o In September 2008 major investment banks either went bankrupt, reorganized as commercial banks or were purchased by commercial banks as a result of the collapse of the mortgage markets. 1-22

Investment Bankers
o Some investment banks chose to become commercial banks to obtain deposit funding and government assistance o All of the major investment banks are now under the much stricter commercial bank regulations.
What are the implications for innovation and capital issuance resulting from these changes?

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Table 1.3 Balance Sheet of Commercial Banks, 2008

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Table 1.4 Balance Sheet of Nonfinancial U.S. Business, 2008

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Recent Trends
Globalization Securitization Financial Engineering Information and Computer Networks

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Globalization
Domestic firms compete in global markets Performance in one country or region depends on other regions Opportunities for better returns & implications for risk o Managing foreign exchange o International diversification reduces risk o Instruments and vehicles continue to develop (ADRs and WEBs) o Information and analysis improves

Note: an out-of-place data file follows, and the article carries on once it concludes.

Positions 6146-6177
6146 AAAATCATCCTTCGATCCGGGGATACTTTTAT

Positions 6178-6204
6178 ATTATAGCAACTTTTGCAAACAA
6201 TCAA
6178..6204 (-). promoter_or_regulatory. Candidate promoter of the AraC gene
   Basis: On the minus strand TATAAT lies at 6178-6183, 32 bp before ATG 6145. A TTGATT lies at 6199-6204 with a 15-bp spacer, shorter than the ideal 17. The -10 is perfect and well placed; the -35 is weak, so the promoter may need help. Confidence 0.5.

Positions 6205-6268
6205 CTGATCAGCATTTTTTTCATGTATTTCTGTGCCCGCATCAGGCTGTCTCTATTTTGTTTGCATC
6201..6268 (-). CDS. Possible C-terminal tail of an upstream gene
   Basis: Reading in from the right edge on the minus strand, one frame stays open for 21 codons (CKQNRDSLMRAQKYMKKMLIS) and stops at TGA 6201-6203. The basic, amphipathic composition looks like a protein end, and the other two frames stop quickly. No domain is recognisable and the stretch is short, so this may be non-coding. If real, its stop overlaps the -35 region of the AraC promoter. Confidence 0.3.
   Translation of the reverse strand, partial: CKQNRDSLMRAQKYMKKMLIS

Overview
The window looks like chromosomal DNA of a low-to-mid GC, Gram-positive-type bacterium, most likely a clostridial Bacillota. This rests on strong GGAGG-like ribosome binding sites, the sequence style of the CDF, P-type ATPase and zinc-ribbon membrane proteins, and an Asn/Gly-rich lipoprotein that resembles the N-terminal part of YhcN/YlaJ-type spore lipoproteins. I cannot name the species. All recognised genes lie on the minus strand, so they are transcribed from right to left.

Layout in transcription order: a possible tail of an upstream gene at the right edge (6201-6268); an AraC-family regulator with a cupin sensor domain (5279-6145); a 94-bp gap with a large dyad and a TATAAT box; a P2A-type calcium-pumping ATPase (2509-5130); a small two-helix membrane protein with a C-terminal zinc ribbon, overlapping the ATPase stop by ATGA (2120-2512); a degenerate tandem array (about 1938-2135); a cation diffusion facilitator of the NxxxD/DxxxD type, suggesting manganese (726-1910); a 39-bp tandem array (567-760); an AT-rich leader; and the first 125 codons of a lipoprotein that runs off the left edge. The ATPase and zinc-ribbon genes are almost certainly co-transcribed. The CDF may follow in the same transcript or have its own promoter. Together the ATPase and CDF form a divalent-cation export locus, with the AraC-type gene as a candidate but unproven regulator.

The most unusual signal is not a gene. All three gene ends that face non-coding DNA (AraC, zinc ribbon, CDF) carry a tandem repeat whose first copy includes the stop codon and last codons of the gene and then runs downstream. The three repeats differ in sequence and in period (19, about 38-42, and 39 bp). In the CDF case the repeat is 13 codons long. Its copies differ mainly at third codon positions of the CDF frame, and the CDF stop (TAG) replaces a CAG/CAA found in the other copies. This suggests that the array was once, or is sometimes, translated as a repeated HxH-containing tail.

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Securitization
Loans of a given type such as mortgages are placed into a pool and new securities are issued that use the loan payments as collateral. The securities are marketable and are purchased by many institutions. Shadow banking system End result is more investment opportunities for purchasers, and spreading loan credit risk among more institutions

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Securitization
Securitization has grown rapidly due to Changes in financial institutions and regulation permitting its growth, particularly lower capital requirements on securitized loans, Improvement in information capabilities, Credit enhancement provided by pool issuers has improved marketability.

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Figure 1.1 Asset-backed Securities Outstanding

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Financial Engineering
Repackaging cash flows of a security to enhance marketability Bundling and unbundling of cash flows o Bundling: Combining more than one asset into a composite security, for example securities sold backed by a pool of mortgages. o Unbundling Selling separate claims to the cash flows of one security, for example a CMO

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Figure 1.2 Building a Complex Security

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Figure 1.3 Mortgage Security

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Computer Networks
Online low cost trading Information made cheaply and widely available Direct trading among investors via electronic communication networks What have been the effects on Wall Street firms profit margins? o How has Wall Street responded?

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The Future
Globalization will continue and investors will have far more investment opportunities than in the past Securitization will continue to grow after the crisis Continued development of derivatives and exotics, more regulation for over the counter derivatives Strong fundamental foundation of understanding is critical Understanding corporate finance requires understanding investments